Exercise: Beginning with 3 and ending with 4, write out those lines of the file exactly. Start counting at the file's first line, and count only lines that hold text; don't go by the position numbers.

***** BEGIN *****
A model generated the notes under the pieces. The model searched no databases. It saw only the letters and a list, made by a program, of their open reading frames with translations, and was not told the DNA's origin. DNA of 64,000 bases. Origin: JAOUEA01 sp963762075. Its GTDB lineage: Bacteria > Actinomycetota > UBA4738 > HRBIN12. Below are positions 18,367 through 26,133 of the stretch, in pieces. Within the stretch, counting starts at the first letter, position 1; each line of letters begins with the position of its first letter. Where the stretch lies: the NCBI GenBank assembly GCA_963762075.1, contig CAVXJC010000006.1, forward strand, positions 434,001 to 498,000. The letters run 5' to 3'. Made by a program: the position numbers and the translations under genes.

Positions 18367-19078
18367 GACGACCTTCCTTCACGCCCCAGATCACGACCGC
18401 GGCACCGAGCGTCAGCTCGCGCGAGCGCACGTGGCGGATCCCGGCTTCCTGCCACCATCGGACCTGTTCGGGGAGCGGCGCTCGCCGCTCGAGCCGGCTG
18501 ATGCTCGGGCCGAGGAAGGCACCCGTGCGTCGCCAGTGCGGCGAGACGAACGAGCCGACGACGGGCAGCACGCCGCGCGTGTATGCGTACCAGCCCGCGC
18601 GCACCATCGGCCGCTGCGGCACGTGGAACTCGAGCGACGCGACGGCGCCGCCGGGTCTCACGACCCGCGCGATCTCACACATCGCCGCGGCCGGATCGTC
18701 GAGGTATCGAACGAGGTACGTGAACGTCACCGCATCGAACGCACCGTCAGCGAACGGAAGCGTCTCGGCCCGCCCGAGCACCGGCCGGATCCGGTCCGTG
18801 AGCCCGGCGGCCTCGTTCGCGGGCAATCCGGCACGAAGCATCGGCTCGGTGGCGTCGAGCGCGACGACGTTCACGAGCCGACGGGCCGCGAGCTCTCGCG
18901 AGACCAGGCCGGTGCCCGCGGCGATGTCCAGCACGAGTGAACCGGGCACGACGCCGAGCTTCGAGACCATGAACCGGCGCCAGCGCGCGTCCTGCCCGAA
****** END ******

18367 GACGACCTTCCTTCACGCCCCAGATCACGACCGC
18401 GGCACCGAGCGTCAGCTCGCGCGAGCGCACGTGGCGGATCCCGGCTTCCTGCCACCATCGGACCTGTTCGGGGAGCGGCGCTCGCCGCTCGAGCCGGCTG